Yes, but does LO work? LO19024
Sat, 29 Aug 1998 21:08:41 -0700

Replying to LO18911 --

Ed Brenegar writes:
> If you are negotiating a contract for a project either internally or
> externally, how to design that contract to make learning a core value of
> the contract? If we are serious about learning, how to we structure it
> into our proposals for projects?

I'll take a stab:

One of the emerging themes in software development is risk management;
this arises in part because you don't know at the beginning of a project
what problems may arise, what misunderstandings and conflicts exist, how
the stated requirements might change, etc. Unless the contract is between
parties that know each other well and have experience working together,
it's wise to structure the contract and the project to allow for the kind
of learning that recognizes and reduces risk. There are emerging methods
and structures for doing this; see e.g., Barry Boehm's work on the Win-Win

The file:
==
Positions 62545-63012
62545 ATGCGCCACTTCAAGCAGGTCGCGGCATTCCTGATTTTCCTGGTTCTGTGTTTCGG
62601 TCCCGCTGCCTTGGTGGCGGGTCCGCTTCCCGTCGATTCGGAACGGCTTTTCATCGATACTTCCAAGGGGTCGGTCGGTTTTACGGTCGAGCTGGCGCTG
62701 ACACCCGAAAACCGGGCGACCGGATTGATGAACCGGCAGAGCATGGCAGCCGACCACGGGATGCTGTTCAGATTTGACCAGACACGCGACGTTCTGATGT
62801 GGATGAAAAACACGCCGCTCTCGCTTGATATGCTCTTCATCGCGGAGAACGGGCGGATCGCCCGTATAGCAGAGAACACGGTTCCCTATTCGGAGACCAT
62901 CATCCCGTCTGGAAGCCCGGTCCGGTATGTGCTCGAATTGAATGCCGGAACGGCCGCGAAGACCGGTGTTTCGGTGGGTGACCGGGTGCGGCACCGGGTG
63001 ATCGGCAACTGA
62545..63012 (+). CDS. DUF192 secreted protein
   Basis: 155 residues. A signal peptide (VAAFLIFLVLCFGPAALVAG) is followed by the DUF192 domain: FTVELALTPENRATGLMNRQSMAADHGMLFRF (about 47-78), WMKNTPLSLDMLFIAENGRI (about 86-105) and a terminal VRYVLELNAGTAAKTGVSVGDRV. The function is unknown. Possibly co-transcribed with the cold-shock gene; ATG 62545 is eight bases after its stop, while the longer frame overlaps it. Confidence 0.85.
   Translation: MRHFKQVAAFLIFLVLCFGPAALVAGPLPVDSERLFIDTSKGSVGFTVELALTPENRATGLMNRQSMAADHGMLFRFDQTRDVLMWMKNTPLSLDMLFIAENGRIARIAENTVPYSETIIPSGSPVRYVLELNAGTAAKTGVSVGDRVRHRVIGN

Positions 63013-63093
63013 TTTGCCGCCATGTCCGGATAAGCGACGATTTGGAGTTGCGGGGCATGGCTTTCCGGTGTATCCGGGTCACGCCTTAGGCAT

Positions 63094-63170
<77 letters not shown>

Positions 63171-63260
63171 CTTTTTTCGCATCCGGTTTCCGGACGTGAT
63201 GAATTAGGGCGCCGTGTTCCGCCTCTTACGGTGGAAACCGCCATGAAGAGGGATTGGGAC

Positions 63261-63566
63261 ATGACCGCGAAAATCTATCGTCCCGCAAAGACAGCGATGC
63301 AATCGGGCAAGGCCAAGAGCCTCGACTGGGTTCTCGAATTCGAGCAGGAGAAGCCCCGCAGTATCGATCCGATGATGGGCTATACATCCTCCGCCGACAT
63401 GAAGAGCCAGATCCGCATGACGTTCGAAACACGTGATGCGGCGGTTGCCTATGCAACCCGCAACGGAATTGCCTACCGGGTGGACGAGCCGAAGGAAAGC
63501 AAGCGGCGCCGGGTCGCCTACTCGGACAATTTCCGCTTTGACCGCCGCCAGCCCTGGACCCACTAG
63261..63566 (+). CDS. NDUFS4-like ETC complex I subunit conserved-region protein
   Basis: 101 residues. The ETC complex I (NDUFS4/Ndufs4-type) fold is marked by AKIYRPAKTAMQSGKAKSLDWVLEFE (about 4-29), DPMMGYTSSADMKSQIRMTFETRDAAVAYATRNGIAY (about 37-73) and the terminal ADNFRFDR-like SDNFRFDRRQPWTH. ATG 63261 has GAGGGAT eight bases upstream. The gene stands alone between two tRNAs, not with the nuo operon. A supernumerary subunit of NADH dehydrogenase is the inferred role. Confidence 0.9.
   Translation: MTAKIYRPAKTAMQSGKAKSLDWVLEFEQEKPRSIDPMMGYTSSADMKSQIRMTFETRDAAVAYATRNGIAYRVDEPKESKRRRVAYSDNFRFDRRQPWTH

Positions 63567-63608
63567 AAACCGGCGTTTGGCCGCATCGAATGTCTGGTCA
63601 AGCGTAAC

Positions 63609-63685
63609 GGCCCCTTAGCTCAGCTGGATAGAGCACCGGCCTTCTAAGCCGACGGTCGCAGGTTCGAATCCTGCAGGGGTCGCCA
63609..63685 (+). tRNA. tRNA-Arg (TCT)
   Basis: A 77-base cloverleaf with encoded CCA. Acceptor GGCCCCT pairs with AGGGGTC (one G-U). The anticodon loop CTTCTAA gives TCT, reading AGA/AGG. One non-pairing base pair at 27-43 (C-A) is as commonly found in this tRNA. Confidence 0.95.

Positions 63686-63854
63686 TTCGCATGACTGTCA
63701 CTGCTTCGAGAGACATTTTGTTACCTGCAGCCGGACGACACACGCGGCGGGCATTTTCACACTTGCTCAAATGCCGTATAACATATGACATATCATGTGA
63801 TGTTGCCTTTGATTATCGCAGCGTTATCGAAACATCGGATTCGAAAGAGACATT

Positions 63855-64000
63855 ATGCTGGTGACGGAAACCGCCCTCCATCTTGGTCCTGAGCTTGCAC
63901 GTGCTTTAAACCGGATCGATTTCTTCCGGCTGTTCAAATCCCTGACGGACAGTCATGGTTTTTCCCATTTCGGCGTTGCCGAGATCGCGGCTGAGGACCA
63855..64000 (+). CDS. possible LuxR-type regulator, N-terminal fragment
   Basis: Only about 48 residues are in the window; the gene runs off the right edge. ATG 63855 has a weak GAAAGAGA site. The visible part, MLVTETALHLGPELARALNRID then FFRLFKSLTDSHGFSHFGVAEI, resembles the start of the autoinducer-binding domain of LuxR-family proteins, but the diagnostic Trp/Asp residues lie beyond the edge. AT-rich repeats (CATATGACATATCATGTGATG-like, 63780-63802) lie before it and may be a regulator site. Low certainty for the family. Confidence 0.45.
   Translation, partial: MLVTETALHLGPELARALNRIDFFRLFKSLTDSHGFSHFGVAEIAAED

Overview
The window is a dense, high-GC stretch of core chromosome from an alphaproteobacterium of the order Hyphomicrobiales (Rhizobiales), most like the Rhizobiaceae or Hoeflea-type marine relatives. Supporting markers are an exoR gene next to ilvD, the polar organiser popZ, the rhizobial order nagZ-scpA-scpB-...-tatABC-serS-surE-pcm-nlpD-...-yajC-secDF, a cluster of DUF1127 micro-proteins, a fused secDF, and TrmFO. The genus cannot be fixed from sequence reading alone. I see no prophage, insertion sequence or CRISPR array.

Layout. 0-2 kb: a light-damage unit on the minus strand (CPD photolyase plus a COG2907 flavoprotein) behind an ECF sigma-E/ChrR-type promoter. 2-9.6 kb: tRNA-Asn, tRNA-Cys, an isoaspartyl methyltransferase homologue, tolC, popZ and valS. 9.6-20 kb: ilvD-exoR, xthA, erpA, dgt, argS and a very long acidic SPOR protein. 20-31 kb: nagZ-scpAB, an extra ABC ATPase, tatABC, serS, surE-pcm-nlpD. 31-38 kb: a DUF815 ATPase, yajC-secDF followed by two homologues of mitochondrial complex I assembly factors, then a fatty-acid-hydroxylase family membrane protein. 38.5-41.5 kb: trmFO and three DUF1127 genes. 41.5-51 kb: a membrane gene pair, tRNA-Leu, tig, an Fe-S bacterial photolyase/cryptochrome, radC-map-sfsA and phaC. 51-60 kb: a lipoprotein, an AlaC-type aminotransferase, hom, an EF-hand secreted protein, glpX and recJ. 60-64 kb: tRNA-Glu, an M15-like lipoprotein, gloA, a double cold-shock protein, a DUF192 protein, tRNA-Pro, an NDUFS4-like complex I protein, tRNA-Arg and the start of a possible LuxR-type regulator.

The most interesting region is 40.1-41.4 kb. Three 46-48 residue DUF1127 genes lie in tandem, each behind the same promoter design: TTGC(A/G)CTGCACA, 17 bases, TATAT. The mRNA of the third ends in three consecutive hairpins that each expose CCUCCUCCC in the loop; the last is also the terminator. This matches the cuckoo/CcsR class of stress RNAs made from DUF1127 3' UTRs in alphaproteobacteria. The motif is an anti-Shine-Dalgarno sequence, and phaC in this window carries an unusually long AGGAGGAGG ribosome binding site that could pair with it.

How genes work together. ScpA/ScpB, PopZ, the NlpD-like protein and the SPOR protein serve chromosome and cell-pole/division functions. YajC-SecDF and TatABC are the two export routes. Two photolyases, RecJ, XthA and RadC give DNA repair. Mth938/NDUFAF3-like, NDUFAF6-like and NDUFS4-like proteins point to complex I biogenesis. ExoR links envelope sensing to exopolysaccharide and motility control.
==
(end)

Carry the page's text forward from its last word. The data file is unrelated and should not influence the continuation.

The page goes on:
Spiral Model at Among other things, his approach
helps the parties learn more about their core "win conditions" for the

Another kind of learning that could be built in would be an agreed-on
process for a project post-mortem that would elicit lessons learned, such
as what went well vs. not so well. Of course, this kind of thing can be
very sensitive, and would need to be handled delicately.

Of course, this assumes that the parties are open to learning at the time
of drawing up the contract. All to often, the client takes the attitude
"I know exactly what I need; I don't want you telling me different" and
the vendor the approach "I know exactly how to deliver whatever you want".
This leaves little room for learning of any kind.


Don Dwiggins Proposed definitions: SEI Information Technology "Training: to be prepared against surprise Learning: to be prepared for surprise" Martine Devos

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